Dr. Carlos F. Lopez, received his BSc and BLA degrees from the University of Miami and his PhD in Physical Chemistry from the University of Pennsylvania. He pursued a postdoctoral position at the University of Texas at Austin where he studied theoretical biophysics of protein solvation. He pursued further training at Harvard Medical school where he attained the prestigious HW Pierce/King Trust Research Fellowship and developed novel methods to bridge scales in the study of cellular processes. He subsequently moved to Vanderbilt University at the end of 2012 as an Assistant Professor of Cancer Biology, Biomedical Informatics, and faculty member of the Vanderbilt-Ingram Cancer Center, Center for Quantitative Sciences, Center for Structural Biology, Institute for Chemical Biology, and Quantitative Sys-tems Biology Center. In 2017, he moved to the Department of Biochemistry as part of an administrative reorganiza-tion within Vanderbilt University.
He has been the recipient of multiple awards, honors, and fellowships including the NIH K22 Transition Career Development Award (2011), American Association for Cancer Research – Minority Scholar in Cancer Research Award (2012), Vanderbilt-Ingram Cancer Center Young Ambassadors Award (2013), Vanderbilt Provost Office Outstanding URM Accomplishments Award (2014, 2015, 2016), Leadership Alliance SR-EIP Faculty Mentor Commendation (2015), and the National Science Foundation CAREER Award – the highest honor conveyed by this organization to junior faculty. He was appointed as the Vanderbilt University Liaison to Oak Ridge National Laboratory in 2017-2019, where he served in the ORNL steering committee to guide the interactions between the national lab and Vanderbilt University.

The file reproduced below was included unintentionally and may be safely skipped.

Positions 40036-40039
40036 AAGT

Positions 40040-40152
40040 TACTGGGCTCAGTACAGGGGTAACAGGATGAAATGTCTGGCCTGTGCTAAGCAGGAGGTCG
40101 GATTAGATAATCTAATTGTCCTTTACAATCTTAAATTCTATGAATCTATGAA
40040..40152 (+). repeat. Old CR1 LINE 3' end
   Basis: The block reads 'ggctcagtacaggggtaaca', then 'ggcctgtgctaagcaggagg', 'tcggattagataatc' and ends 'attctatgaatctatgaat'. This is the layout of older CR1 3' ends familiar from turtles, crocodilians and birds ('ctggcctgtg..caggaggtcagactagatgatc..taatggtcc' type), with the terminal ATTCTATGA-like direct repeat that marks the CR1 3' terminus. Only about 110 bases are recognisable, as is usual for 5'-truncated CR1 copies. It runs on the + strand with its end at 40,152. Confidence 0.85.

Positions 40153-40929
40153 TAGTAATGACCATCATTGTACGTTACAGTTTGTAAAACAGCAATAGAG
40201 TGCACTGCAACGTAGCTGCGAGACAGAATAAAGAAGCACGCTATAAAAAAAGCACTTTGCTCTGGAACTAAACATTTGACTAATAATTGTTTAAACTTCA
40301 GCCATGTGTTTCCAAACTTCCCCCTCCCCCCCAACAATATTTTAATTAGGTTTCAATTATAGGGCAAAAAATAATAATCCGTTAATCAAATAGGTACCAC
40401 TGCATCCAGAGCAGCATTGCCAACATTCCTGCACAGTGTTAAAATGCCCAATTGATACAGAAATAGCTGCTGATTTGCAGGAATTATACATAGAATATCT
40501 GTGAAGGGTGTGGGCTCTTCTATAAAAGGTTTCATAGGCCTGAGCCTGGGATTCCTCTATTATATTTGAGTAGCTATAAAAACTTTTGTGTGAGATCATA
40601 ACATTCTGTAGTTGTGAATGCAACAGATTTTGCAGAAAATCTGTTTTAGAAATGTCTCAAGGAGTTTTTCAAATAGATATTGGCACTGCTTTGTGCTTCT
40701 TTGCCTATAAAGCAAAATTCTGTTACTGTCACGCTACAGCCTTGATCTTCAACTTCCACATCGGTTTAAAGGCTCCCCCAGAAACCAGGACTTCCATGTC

Recently, he has also become a member of the Cancer Systems Biology Consortium as part of his research activities with NIH/NCI. His work employs novel computational modeling tools in combination with experimental data to explain and predict how intracellular molecular interactions give rise to cell-decision processes and cell-community behaviors. The overall goal of his work is to attain a mechanistic and predictive understanding of dynamic cellular systems, how they are regulated in healthy cells, dysregulated in dis-eases such as cancer, and leverage this knowledge to guide experiments toward novel therapies. To this end he devel-ops novel theories and numerical methods to explain how systems-level biochemical interaction networks process biochemical signals and lead to a phenotypic outcome.
Title: Systems Biology in Python with PySB
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Suggested Reading or Key Publications:
- Link to Binder Notebook Worksheet: https://mybinder.org/v2/gh/lolab-vu/pysb-tutorials/HEAD
Links to Relevant Software:
- Question 1
- Question 2